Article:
Join Date: Feb 2006
Location: Winton Place
Baseball at Warp Speed
On a thread about a Bill James article, Roy Tucker wrote:
What fun is there in being completely logical and fair? I don't see Mr. Spock getting voted MVP.
That got me thinking about whether Spock had ever been an MVP, Vulcan or otherwise. I came across this little blog entry.
BASEBALL, WARP SPEED AHEAD
"Horsehide Sci-Fi" is the way I classify my frequent excursions from the country of baseball into the Twilight Zone. Last time, I served up Bat Out of Hell from the Notes archives. There is lots more where Bat came from, and soon you can peruse the full Notes Sci-Fi Archive, over twenty short stories, thanks to the cyber-talent of Sean Lahman.
I bailed out of Deep Space Nine late in its rookie year, but I have a Trekkie friend who keeps me posted on all things Sci-Fi, including Doctor Who('s On First?) He alerted me to the DS9 episode last fall that featured baseball (I knew Captain Sisko was a fan), and when I missed it, he loaned me his video.
I suspect for my friend, "Take Me Out to the Holosuite" was like, well, like an episode of DS9 during the seventh inning stretch, would seem to a baseball fan. In other words, like an intrusion, and not a very effective way to recruit new fans.
First, we are asked to believe that baseball, a team sport, is a perfectly logical way to settle an old score, a long grudge between individuals. Yes, a Vulcan suggests this, but his human buddy, Sisko, who should know better, agrees.
Sisko comes off as completely clueless about his chances to win. His opponents: an all-Vulcan team, three times stronger, and also faster (Mr Spock was only half-Vulcan, remember.) His own squad: a very mixed bag of the DS9 cast, which brought to mind, more than anything, Charlie Brown's roster. Snoopy could catch, but the Ferengi in right field had Lucy down pat.
The DS9 crew begin to learn about baseball backward -- by studying the rules. As if memorizing the infield fly rule was essential. Anyone ever see a rule book on the sandlot? Even in Little League, the kids are spared the textbook intro. Captain (I hope I have his rank right) Sisko does insist that the game takes heart -- something he judges lacking in Vulcans -- but he forgets that heart is never enough, once between the lines.
We can see that the writers tried hard. One Niner goes down with a rotator cuff injury in the first practice. Sisko insists on a real person as the umpire, when we know sophisticated stuff is available. (Naturally, Sisko gets tossed when he touches the ump, but so does his Vulcan nemesis.) The Niners' infield is forced to chant the inane "Hey, batter, batter," but you gotta like Worf's line better: "Death to the opposition!"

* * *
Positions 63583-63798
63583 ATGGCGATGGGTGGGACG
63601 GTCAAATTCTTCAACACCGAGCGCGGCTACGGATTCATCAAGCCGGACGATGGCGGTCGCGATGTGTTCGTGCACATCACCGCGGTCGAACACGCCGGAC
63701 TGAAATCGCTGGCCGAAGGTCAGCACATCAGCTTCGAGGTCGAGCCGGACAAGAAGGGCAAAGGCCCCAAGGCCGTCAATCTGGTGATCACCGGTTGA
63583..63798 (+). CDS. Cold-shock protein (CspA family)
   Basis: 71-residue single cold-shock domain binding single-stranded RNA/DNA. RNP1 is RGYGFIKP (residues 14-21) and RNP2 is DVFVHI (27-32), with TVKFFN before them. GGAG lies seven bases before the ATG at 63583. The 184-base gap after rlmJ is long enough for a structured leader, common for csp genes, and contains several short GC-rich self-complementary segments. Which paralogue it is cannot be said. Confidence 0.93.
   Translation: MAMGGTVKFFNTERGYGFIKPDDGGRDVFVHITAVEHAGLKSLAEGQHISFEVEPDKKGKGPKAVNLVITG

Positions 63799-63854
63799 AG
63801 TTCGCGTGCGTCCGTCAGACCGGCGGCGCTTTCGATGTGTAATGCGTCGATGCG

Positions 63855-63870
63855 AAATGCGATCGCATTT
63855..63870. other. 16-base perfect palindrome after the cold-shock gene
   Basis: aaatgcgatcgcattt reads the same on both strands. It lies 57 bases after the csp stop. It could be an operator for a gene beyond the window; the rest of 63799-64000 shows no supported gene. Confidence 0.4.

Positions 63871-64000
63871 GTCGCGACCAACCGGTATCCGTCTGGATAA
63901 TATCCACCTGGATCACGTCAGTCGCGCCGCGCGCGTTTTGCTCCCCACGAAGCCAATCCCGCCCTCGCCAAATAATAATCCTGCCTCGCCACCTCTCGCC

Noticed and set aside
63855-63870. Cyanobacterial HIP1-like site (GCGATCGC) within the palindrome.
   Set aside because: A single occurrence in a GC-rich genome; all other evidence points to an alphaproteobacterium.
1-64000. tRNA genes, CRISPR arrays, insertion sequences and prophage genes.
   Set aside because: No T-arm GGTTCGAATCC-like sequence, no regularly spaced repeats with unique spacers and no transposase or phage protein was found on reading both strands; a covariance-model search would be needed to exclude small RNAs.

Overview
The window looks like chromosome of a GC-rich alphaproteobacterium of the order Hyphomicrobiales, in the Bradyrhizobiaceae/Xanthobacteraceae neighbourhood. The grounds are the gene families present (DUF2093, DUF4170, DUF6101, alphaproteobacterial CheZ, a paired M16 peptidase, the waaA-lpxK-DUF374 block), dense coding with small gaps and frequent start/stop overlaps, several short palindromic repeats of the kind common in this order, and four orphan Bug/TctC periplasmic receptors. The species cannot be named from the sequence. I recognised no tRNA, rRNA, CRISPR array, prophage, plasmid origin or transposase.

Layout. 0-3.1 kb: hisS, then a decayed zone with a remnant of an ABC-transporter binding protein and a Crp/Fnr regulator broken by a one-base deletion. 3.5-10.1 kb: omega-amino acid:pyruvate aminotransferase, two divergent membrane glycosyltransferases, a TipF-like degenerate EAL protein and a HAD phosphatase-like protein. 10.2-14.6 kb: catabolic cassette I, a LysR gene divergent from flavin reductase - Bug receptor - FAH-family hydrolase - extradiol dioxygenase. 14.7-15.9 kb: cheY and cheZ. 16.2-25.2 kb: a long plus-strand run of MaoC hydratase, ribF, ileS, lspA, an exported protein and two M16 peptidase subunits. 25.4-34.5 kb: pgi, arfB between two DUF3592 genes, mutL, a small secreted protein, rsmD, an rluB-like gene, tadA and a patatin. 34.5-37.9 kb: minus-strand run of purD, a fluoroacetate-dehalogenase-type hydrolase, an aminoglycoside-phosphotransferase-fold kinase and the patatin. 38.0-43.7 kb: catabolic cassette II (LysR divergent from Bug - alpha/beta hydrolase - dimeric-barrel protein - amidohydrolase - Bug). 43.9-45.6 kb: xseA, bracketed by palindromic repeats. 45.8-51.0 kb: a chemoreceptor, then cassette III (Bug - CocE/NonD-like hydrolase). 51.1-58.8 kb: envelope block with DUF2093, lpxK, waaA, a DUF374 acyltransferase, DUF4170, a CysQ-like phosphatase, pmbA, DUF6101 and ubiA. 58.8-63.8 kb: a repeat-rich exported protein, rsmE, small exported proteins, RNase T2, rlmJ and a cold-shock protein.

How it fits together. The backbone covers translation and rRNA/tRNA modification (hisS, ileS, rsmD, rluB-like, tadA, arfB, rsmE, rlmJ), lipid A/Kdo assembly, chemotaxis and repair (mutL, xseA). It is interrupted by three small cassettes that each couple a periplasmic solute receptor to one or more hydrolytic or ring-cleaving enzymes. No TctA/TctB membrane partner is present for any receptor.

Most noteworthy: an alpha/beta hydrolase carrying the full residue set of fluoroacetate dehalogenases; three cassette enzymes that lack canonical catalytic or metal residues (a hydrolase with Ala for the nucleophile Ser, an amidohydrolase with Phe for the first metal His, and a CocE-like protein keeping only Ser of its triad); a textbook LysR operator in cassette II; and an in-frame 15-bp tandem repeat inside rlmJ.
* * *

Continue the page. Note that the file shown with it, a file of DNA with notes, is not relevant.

The Vulcans go up 10-0 without breaking a sweat, and Sisko is forced to find consolation in a circus catch in center, and an unusual force play at home. "That's why I love this game, every situation is different."
The Niners finally score when the most inept Ferengi accidentally bunts his son home (bunting while down 10-0 and with two strikes, no less.) The Niners carry off the hero, cheering their "manufactured triumph," even though there are still no outs in the bottom of the ninth.
At this point, I wanted Captain James T. Kirk to beam down (where is time travel when they really need it?) and slap Sisko around some. "You fool, didn't you learn anything in the academy about playing the odds when you do battle? And bunting with two strikes?" (To be fair, the bunt was not Sisko's idea, but Kirk wasn't paying close attention.)
Kirk would then give an inspirational speech. He would recall the game ("October 12, 1929, Captain, in Philadelphia," Mr. Spock interjects), when Connie Mack's A's scored ten runs in a late inning to overcome a huge deficit and win a World Series game. He would probably recall other examples of late rallies his crew pulled off in the first seasons of Star Trek. Inserting himself and others plucked randomly from the cast of ST and The Next Generation into the lineup, the Niners would then go on to score ten more runs and turn defeat into victory.
Mr. Spock: "I fail to comprehend how a superior group of Vulcans could blow such a lead."
McCoy: "That's because you're being logical, Spock."
Kirk: "Bones is right, Mr. Spock. Baseball is not a logical sport. The physically superior team does not always win."
Spock: "Curious, Captain. That's not what history tells us. It seems that once free-agency was established, the wealthy teams outspent the others and almost always wound up in the post-season. This was a logical outcome."
Kirk: "They did? Here, let me see that log. Hmmm, it appears that you are correct, Mr. Spock. It says here that this imbalance was the reason that baseball self-destructed back in 2002 and -- "
Scotty: "Captain, please, you'll ruin it for the viewers."
Kirk: "Quite right, Scotty. Sulu, get us out of here."
I need to beam out of this review, too. Well, you get the idea. If Sisko learns from his mistakes, he will lose the Ferengi and add a few more of Worf's species (Klingon, I think.) The several women on the Niners played well, but were not ready for prime time. Neither were the DS9 males. Sisko's son pitched well, by the way, but must have felt like he was in Coors Field. Which makes you wonder how Vulcans would perform in Colorado.